Better Bike Beverly Hills was in the house at today’s Westside Cities Council of Governments (COG) meeting in Culver City to comment on agenda item 5b: Bicycle Safety Awareness Program. (See the staff report.) Ron Durgin of Sustainable Streets (and a certified licensed instructor) and I took advantage of the offer from the host city representative that we take “a minute” at the mic before discussion on the item. Ron spoke about safety and I urged the COG to include the cycling community in the formulation of any bike-related program.
The item concerned the COG’s recent announcement of a safety program for the six local governments that constitute the COG. That a bike issue was on the agenda at all was a bit of a surprise but not a shock. After all, Better Bike has been in contact with the COG’s Executive Director, Maria Rychlicki, since last Summer and we’ve appeared at several committee meetings to urge COG action.
The Westside COG’s Sustainability committee had last Fall generated a draft workplan that for the first time touched on the importance of cycling to sustainability. In that workplan, explicit reference was made to the coordination of “infrastructure” (presumably lanes and such). But the COG didn’t appear particularly inclined toward immediate action.
What <i>was</i> a surprise was a narrowed scoping around safety awareness. In retrospect, the safety theme had first come up a couple of months ago in a talk with the Deputy at Transportation for Beverly Hills, Aaron Kunz, who is a representative to the COG. It breezed by me then, but now I surmise that discussion was proceeding about how to reshape COG action around awareness, not tangible improvements.
The thrust of today’s Bicycle Safety Awareness Program discussion suggested that ‘infrastructure’ has taken on an elastic meaning. “Safety is part of infrastructure,” the Director said.”Safety and awareness are the foundations upon which infrastructure [coordination] would take place.”
To my ears, this represents a serious reassessment (i.e. narrowing) of scope, because when the focus is placed solely on safety awareness, the focus is necessarily <i>off</i> the kind of improvements that actually make road travel safer. Bike lanes, markings, and signage, on the other hand, are more of a heavy lift for member cities. But safety is a lighter lift with a message that plays well.
Yet this change in theme should be cause for concern. We do need safer streets in addition to an evolved awareness among cyclists, motorists, officials, and law enforcement. And we need such improvements post-haste, and coordinated beyond city limits.
Today’s discussion by the COG board was their first step down the bike/ped road (so to speak) and more will become clear next month, when we’ll know more from the Transportation (April 11th) and Sustainability (April 13th) committee meetings where the safety proposal will be further discussed.
In fact, Santa Monica Councilman Kevin McKeown even earlier this week floated a trial balloon by email to a limited subset of the bike community. He was feeling out support for a safety campaign to, say, prohibit sidewalk riding uniformly through the member cities. It didn’t fly, though; cyclists evidently don’t feel we alone need to be the object of a safety awareness program. (Perhaps he can share with us some of the other ideas that he collected?)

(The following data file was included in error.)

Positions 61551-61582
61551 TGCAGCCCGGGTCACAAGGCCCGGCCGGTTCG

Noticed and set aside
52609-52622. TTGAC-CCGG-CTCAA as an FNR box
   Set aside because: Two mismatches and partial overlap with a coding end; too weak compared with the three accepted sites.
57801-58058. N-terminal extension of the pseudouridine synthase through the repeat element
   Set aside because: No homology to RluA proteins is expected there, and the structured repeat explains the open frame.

For now, though, we’re guessing why the focus has shifted exclusively to safety. My hunch is that there is pushback from member cities which aren’t on board with a harder focus, so the COG is inching toward a more modest, message-heavy initiative. Indeed COG’s staff side seems determined to lock down a safety awareness program and lock out a broader, more ambitious agenda for supra-city, sub-regional bike planning.
Our challenge: to influence the scope of the COG’s bike-related work now while the framework is still fluid. We’ll want to marshal comments for the COG board before the May 19th meeting, which will be an important meeting for all interested cyclists to attend.
It is worth mentioning that we have at least three pro-bike representatives on the Westside COG: Councilman McKeown from Santa Monica, which has conspicuously taken the lead on sustainability by putting real resources into programs to reduce the city’s carbon footprint. (Beverly Hills, by contrast, still has a draft sustainability plan from 2009). From the Councilman’s good introduction to the larger bike issue, it’s clear he gets the nuance.
Bill Rosendahl, Councilman from Los Angeles, is another solid supporter. Rosendahl championed the Mandeville Canyon crime to move bike planning forward in that city. (He even mentioned that crime again today.) And he made a very forceful case for COG action today. And then there’s Abbe Land, who is our supporter in West Hollywood.
We don’t hear much from our Beverly Hills representatives at the COG, though.
While we can’t say that bike issues are heating up at the COG, we can say that at least they are bubbling up. That’s a far cry from last summer, when neither the Transportation committee nor the Sustainability committee had any time for bikes, despite their shared focus on sustainable transportation!